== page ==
Omega – 6 (n-6) fatty acids are also one of the essential fatty acids present in safflower, sun flower, sesame and corn oil. Essential fatty acids are needed for synthesis of important eicosanoids which helps in different functions like blood pressure control, pregnancy, blood clotting, immune & inflammatory responses and stomach secretions.

Fats also have non-glyceride components like Vitamin E, carotenoids, sesame lignans, oryzanols and phenols that have antioxidant effects and are hypocholesetrolemic (low levels of cholesterol). Inclusion of almonds (rich in n-3) and walnuts (rich in n-3 as well as n-6) in a balanced diet enhances the antioxidant status of the body, as both contain tocopherol and other phenolic compounds. They also have beneficial effects on glucose homeostasis, serum cholesterol and inflammation.

EVOO (Extra Virgin Olive Oil) mostly consist MUFAs (oleic acid)

Mediterranean diets (high consumption of vegetables and olive oils) are considered to be cardio-protective. EVOO (Extra Virgin Olive Oil) mostly consist MUFAs (oleic acid), PUFAs, tocopherol, polyphenols. These are the bioactive components that make the EVOO unique and special. EVOO act as anti-inflammatory, antioxidant and vasodilatory nutrient that may contribute to lower the atherosclerotic burden, as it improves HDL levels and decrease LDL and triglyceride level.

Avocado is a fruit, low in sugar, high in water and dietary fibres

Avocado is a fruit, low in sugar, high in water and dietary fibres but contains 15% of MUFA rich oil that makes it different from other fruits. Goodness of vitamins, minerals, phytochemicals such as lutein, phenolic antioxidants and phytoesterols are add on qualities of this fruit therefore its consumption is associated with improved overall diet quality, nutrient intake and reduced risk of metabolic syndrome by lowering body weight, BMI, waist circumference and increase of HDL (good cholesterol).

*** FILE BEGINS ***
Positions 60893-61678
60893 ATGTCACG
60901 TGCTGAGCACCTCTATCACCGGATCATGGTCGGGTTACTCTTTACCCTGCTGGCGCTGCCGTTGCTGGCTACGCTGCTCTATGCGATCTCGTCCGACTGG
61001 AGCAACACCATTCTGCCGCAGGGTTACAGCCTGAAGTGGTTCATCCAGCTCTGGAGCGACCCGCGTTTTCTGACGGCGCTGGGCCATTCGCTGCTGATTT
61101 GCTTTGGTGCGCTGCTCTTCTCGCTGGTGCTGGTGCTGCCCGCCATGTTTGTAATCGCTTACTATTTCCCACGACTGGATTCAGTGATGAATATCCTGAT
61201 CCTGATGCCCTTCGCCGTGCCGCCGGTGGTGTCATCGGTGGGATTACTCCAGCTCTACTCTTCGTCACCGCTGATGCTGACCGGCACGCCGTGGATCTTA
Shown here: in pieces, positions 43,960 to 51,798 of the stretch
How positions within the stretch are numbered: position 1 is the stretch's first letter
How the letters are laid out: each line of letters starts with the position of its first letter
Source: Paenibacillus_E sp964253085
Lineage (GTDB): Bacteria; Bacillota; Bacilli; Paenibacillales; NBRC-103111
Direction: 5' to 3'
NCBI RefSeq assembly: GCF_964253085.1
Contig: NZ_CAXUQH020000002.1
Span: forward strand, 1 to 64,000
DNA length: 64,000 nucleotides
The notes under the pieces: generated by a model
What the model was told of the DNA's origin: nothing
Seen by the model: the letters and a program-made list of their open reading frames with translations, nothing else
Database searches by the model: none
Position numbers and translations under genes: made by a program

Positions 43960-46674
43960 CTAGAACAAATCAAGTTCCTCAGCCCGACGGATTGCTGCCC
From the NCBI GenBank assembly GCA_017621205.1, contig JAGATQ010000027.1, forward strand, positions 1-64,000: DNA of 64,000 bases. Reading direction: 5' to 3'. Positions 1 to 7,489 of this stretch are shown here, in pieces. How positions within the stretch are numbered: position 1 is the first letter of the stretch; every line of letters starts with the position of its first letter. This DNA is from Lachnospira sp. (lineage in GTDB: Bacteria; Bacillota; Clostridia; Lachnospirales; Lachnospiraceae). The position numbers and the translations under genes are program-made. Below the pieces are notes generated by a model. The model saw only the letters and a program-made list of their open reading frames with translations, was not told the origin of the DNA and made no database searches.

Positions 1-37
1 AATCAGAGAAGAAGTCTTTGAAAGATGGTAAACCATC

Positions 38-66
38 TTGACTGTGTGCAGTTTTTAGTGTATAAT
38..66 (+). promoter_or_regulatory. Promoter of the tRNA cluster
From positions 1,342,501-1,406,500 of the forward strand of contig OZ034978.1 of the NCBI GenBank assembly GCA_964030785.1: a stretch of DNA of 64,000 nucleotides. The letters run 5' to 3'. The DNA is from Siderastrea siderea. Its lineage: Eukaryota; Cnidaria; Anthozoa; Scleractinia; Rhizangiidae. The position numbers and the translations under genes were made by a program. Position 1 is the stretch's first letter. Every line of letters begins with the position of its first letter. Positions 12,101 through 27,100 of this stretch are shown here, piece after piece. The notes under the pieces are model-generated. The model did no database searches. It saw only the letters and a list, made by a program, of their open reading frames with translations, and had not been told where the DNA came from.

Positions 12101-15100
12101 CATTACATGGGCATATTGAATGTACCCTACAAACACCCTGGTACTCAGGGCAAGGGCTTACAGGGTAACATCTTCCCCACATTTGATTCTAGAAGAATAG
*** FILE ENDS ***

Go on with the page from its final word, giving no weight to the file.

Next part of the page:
Trans fats adversely affect a diverse range of Cardio Vascular Disease risk factors: they raise LDL-C, raise triglycerides, lower HDL-C, increase inflammation, promote endothelial dysfunction, and may promote hepatic fat synthesis, resulting in far greater risk of developing Coronary Heart Disease. Trans-fatty acids are present in the vanaspati and margarines that can metabolically raise blood cholesterol levels. Its major source in human diets is commercially baked foods, deep fried snacks in vanaspati and sweets.

Recommended Intake

Recommended intake for PUFA should be up to 10% of total calories, MUFA up to 15% of total calories. An individual should also take minimum Cholesterol of less than 300 milligrams per day. The ratio of omega-6 and omega-3 in diet should be between 5-10 (5:1-10:1) is considered healthy for individuals. Dietary guidelines from the World Health Organization (WHO) and the Dietary Reference Intakes recommend a total fat intake between 20 and 30% of total calories. The minimum of 15% is to ensure adequate consumption of total energy, essential fatty acids, and fat-soluble vitamins and prevent atherogenic dyslipidemia. SFAs should be greater then 10% of calories.

If u really want to reduce the risk related to fat intake, it is essential to

  • Avoid bakery products, deep fried snack, processed food containing TFAs,
  • Modify your cooking by using non-stick pan, less greasy gravy and toppings of extra ghee.
  • Prefer veggies over non veg, including fish in your diet would be a healthy option.
  • Homemade soup are better than creamed soups, steaming, boiling and stewing should be preferred over frying.
  • Prefer skimmed milk, its yoghurt and cottage cheese.

So, avoid unfriendly fats and accept friendly fats. Stay Healthy. Stay Blessed.

 

About the Author: Basirat Fatma, Nutrition & Dietetics Expert, (Earlier Associated with PGI, Chandigarh, India)

For queries or consultation related to nutrition and dietetics you can reach me through contact[at]myqaworld.com

Disclaimer: The content above is a reasoned advice only; readers should check their current medical condition before practicing. Author/Portal will not be responsible for any loss, damage or injury.